Another guideline promoted the use of medications called beta blockers for certain types of surgeries before researchers learned that they increased the risk of heart attacks during and after the procedures. Similarly, a guideline promoting the use of intensive insulin therapy in the ICU was later shown to cause blood sugar levels to drop to dangerously low levels.

A WikiGuideline for bone infection

To create a new form of medical guideline that takes the strength of available evidence for a particular practice into account, we gathered 60 other physicians and pharmacists from eight countries on Twitter to draft the first WikiGuideline. Bone infections were voted as the conditions most in need of new guidelines.

We all voted on seven questions about bone infection diagnosis and management to include in the guideline, then broke into teams to generate answers. Each volunteer searched the medical literature and drafted answers to a clinical question based on the data. These answers were repeatedly revised in open dialogue with the group.

These efforts ultimately generated a document with more than 500 references and provided clarity to how providers currently manage bone infections. Of the seven questions we posed, only two had sufficient high-quality data to make a "clear recommendation" on how providers should treat bone infection. The remaining five questions were answered with reviews that provided pros and cons of various care options.

The recommendations WikiGuidelines arrived at differ from current bone infection guidelines by professional group for medical specialists. For example, WikiGuidelines makes a clear recommendation to use oral antibiotics for bone infections based on numerous randomized controlled trials. Current standard guidelines, however, recommend giving intravenous antibiotics, despite the evidence that giving treatment orally is not only just as effective as giving it intravenously, but is also safer and results in fewer side effects.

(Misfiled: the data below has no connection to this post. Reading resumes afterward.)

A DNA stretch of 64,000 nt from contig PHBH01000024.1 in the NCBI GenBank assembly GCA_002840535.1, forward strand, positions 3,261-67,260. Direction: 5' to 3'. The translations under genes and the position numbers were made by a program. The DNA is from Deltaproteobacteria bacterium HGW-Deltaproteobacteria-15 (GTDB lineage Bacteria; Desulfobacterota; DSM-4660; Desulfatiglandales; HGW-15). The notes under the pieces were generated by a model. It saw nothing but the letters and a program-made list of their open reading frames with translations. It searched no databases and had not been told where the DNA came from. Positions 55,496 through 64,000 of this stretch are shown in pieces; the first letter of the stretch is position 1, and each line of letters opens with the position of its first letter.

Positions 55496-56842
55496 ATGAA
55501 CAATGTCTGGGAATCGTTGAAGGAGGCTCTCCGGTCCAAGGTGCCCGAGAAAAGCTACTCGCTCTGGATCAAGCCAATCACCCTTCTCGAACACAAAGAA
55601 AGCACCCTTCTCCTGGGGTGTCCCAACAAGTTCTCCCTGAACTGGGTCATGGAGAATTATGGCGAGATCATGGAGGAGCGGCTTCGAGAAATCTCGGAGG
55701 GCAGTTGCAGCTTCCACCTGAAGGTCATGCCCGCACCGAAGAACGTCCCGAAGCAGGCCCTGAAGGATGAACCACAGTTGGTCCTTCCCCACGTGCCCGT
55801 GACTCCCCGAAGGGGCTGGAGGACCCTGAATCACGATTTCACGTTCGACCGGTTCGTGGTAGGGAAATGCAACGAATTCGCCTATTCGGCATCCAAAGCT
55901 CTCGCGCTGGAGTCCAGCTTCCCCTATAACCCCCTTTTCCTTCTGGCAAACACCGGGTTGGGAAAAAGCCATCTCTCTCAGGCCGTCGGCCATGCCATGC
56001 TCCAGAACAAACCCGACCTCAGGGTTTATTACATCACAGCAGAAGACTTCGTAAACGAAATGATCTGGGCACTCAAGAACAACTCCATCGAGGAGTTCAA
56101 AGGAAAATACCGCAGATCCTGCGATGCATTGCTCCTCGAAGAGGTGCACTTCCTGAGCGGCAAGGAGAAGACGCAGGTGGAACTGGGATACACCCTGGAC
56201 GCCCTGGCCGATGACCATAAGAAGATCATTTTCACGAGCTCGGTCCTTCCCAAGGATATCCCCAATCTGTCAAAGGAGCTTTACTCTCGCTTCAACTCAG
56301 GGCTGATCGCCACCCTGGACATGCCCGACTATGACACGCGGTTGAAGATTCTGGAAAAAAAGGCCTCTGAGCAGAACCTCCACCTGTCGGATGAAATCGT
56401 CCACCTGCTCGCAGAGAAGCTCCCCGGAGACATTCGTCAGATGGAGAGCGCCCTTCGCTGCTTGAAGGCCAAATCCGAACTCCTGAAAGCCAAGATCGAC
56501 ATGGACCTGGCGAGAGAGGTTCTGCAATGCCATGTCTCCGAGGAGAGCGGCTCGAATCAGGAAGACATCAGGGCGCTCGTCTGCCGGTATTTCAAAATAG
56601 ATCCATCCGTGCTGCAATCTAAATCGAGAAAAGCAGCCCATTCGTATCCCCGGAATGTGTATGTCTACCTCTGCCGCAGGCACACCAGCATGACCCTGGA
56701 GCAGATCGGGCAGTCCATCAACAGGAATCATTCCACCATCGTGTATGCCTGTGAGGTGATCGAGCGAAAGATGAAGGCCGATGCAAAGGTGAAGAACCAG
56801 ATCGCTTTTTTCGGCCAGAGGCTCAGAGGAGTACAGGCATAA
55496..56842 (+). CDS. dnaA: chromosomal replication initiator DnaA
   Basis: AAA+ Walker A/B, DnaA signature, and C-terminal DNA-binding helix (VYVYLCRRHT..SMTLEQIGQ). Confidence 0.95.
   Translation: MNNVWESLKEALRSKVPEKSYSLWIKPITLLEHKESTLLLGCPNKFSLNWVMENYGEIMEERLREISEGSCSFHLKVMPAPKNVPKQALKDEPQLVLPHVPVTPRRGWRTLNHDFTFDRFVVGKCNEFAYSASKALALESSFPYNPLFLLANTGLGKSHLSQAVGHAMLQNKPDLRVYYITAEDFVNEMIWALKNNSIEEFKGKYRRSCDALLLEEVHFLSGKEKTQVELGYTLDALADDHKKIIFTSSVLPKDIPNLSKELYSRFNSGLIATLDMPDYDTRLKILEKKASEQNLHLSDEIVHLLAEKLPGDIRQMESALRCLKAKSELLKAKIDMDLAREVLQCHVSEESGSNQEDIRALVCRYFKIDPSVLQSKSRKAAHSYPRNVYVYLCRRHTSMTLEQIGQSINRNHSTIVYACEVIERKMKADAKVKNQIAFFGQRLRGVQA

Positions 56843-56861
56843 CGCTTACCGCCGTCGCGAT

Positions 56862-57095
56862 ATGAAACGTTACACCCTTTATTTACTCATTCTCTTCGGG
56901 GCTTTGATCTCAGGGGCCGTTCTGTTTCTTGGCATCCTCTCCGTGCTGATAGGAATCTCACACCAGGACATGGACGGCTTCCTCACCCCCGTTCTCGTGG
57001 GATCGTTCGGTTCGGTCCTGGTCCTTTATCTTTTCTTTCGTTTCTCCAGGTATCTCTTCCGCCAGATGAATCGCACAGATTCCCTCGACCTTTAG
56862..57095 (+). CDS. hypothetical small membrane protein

Next steps

Providers benefit from careful review of a clinical case. When there isn't enough data to make a clear recommendation, laying out what data is available can help inform their clinical judgment.

We believe that more inclusive guideline committees that open participation to qualified practitioners instead of just those within specialty societies could help make for better medical guidelines. The WikiGuidelines Group now has over 110 members from over 14 countries, many of which are lower- and lower-middle-income countries. We are currently working on a guideline for managing heart valve infections.

It is our hope that future guidelines can avoid the errors of the past by incorporating the humility of uncertainty into the process, acknowledging when the evidence is unclear and only issuing clear recommendations when high quality data can support them.

This article is republished from The Conversation under a Creative Commons license. Read the original article here: